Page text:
Jun 16 2023
Welcome to Gone Phishing, your daily cybersecurity newsletter that’s got that Friday feeling 🎉🎉🎉
Welcome to our weekly segment. It goes by many names. Patch of the Week, Tweak of the week. Okay, that’s it. This week it’s Microsoft.
In the latest Patch Tuesday updates for June 2023, Microsoft has released fixes for its Windows operating system and other software components to address significant security vulnerabilities.
Out of the total 73 vulnerabilities addressed, six have been classified as Critical, 63 as Important, two as Moderate, and one as Low severity. This also includes three vulnerabilities resolved in the Chromium-based Edge browser, which Microsoft has incorporated into its software.
It is noteworthy that Microsoft has also closed 26 additional vulnerabilities in Edge, all of which were rooted in the Chromium framework. Among these fixes is CVE-2023-3079, a zero-day bug that Google had recently disclosed as actively exploited in the wild.
From a cybersecurity standpoint, the June 2023 updates are notable as they mark the first time in several months that no publicly known zero-day vulnerabilities in Microsoft products are included, nor are there any vulnerabilities under active attack at the time of the release.
The most critical fix in this update is CVE-2023-29357 (CVSS score: 9.8), which addresses a privilege escalation vulnerability in SharePoint Server. This flaw could potentially be leveraged by an attacker to gain administrator privileges.
Now on to today’s hottest cyber security stories:
Ransomware hackers use cloud mining to launder crypto ransoms
GravityRAT android trojan nicks WhatsApp backups and deletes files
Bit of Friday fun you can watch this 5 minute episode of Scooby do – https://www.youtube.com/watch?v=Qxm6kiHlGGw
New findings have revealed that ransomware actors and cryptocurrency scammers are now joining nation-state actors in exploiting cloud mining services to launder digital assets.
According to a report by blockchain analytics firm Chainalysis, cryptocurrency mining plays a vital role in the industry but also attracts malicious actors due to its potential for acquiring money with a clean source on the blockchain.
In March, Google Mandiant disclosed that the North Korea-based APT43 had utilized hash rental and cloud mining services to obscure the forensic trail and launder stolen cryptocurrency.
Cloud mining services enable users to rent computer systems and utilize their computing power (hash power) to mine cryptocurrencies without the need to manage the mining hardware themselves.
Chainalysis highlights that it's not only nation-state hacking groups who are leveraging such services. They provide an example where mining pools and wallets associated with ransomware actors were used to transfer funds to a highly active deposit address at an undisclosed mainstream cryptocurrency exchange.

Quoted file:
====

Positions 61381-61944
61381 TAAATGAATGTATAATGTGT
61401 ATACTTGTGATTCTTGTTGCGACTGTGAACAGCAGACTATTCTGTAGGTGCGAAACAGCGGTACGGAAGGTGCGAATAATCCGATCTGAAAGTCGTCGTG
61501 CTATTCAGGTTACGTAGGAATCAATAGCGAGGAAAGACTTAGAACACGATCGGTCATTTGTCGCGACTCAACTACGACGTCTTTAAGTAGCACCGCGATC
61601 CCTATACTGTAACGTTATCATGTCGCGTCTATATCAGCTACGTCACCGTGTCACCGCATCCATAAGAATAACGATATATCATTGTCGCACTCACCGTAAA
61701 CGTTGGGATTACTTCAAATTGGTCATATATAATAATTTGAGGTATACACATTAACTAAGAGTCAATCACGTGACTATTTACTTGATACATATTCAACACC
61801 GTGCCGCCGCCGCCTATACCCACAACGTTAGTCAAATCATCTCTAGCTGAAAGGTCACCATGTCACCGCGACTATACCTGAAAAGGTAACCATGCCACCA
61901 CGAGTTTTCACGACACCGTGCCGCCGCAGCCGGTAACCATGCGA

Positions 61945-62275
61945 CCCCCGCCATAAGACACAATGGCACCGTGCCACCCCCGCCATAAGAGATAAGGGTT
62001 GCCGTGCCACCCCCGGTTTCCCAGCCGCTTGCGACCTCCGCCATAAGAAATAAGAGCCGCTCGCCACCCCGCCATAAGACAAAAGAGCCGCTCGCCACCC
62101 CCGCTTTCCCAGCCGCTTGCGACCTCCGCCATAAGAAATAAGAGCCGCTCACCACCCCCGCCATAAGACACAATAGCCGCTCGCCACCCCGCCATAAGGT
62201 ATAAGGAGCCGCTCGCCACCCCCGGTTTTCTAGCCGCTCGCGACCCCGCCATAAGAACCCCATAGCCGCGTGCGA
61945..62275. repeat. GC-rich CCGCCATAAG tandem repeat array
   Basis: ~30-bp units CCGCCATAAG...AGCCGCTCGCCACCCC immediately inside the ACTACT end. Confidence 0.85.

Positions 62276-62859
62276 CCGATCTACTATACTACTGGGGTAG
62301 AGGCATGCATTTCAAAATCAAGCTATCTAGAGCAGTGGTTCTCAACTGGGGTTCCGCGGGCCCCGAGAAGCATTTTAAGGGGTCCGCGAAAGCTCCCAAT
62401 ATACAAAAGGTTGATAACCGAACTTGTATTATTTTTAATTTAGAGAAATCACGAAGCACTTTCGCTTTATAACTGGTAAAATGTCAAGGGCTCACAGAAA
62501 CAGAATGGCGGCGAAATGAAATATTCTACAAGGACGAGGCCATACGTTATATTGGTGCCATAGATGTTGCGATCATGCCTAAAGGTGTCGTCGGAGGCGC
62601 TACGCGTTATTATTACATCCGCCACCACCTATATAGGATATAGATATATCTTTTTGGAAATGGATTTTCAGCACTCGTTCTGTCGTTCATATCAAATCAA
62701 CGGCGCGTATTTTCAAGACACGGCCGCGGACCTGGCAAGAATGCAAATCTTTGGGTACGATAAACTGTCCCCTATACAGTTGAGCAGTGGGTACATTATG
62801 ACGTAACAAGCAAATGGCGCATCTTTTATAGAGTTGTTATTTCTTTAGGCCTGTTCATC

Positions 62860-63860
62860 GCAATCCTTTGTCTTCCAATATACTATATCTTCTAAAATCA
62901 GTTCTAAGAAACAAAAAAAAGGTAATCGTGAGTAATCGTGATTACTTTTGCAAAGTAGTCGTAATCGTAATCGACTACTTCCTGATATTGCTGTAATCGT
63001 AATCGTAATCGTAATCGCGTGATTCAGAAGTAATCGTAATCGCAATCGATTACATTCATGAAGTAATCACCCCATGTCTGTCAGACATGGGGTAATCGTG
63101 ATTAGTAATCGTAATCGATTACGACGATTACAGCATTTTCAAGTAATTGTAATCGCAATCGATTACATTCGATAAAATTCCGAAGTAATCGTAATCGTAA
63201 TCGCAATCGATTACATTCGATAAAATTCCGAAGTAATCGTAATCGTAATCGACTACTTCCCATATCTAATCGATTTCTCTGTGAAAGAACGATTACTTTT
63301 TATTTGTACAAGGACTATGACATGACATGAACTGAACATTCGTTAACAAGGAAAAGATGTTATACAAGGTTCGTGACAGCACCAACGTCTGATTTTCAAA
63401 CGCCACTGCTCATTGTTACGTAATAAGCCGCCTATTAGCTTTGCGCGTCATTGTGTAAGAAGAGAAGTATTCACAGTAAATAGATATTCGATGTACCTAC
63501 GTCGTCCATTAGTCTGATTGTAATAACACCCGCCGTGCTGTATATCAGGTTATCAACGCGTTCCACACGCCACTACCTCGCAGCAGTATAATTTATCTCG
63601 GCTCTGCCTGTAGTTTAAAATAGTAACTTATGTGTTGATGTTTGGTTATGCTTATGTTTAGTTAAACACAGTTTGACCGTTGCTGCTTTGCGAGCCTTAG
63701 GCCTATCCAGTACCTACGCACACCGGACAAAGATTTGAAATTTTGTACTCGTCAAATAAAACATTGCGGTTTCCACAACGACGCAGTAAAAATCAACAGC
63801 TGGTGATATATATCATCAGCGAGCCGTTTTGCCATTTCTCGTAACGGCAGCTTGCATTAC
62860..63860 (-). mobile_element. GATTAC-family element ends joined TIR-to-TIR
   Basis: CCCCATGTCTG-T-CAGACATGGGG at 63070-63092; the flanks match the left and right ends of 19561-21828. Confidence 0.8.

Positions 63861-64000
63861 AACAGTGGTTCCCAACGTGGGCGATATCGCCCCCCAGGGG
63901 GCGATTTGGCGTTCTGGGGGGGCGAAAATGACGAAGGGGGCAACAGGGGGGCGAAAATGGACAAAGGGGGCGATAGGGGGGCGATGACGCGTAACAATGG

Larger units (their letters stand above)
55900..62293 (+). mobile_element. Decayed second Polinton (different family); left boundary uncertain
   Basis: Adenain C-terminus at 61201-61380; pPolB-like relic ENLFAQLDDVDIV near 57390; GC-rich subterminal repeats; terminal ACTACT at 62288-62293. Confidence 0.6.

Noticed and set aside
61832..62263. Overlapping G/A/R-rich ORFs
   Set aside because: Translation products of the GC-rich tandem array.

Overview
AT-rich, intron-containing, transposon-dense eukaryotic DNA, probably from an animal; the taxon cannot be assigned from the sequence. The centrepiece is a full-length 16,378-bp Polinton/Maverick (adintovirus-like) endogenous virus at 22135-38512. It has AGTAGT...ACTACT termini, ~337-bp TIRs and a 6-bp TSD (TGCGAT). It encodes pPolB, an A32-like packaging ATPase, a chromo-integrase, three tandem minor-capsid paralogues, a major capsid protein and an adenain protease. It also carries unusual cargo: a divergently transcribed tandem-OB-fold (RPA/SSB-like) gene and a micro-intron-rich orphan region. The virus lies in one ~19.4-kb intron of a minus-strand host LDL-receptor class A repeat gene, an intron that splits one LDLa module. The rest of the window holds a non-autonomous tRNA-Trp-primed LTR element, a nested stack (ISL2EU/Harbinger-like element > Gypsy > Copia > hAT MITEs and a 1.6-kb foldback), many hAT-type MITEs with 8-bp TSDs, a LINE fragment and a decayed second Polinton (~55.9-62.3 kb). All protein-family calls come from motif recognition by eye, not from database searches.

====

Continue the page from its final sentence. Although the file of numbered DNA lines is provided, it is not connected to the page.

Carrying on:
This activity involved $19.1 million from four ransomware wallet addresses and $14.1 million from three mining pools. A significant portion of these funds were routed through a network of intermediary wallets and pools.
Chainalysis explains that in this scenario, the mining pool functions similarly to a mixer, obscuring the origin of funds and creating the illusion that the funds are derived from legitimate mining activities rather than from ransomware.
The trend of using cloud mining to launder cryptocurrency appears to be growing. The cumulative value of assets transferred from ransomware wallets to exchanges through mining pools has surged from under $10,000 in Q1 2018 to nearly $50 million in Q1 2023.
Todays AI Midjourney render above, crazy how quick it does this
Since June 2022, a new version of the Android remote access trojan, GravityRAT, has emerged in a targeted campaign, disguising itself as messaging apps called BingeChat and Chatico.
In a recent report, ESET researcher Lukáš Štefanko stated that the updated GravityRAT can extract WhatsApp backups and execute commands to delete files. These malicious apps also offer legitimate chat functionality based on the OMEMO Instant Messenger app, which is an open-source platform.
GravityRAT, also known as SpaceCobra, is a cross-platform malware capable of infecting Windows, Android, and macOS devices. The activity associated with this malware, which Meta disclosed last month, suggests that the threat actor behind it is likely based in Pakistan. The attacks involving GravityRAT have primarily targeted military personnel in India and the Pakistan Air Force, with the malware being disguised as cloud storage and entertainment apps.
The use of chat apps as a method to distribute the malware was previously identified in November 2021 by Cyble. They analysed a sample named "SoSafe Chat," which was uploaded to the VirusTotal database from India.
Although the chat apps BingeChat and Chatico are not available on Google Play, they are distributed through illicit websites that promote free messaging services, namely bingechat[.]net and chatico[.]co[.]uk.
"This group used fictitious personas — posing as recruiters for both legitimate and fake defence companies and governments, military personnel, journalists, and women looking to make a romantic connection — in an attempt to build trust with the people they targeted," Meta said in its Quarterly Adversarial Threat Report.
Scary stuff. And that’s the story of GravityRAT.
Have a good weekend, folks!
So long and thanks for reading all the phish!
MONDAY: Microsoft exposes new attack
TUESDAY: Porn lovers rejoice
WEDNESDAY: Don’t be lured with this
THURSDAY: New malware strain to watch out for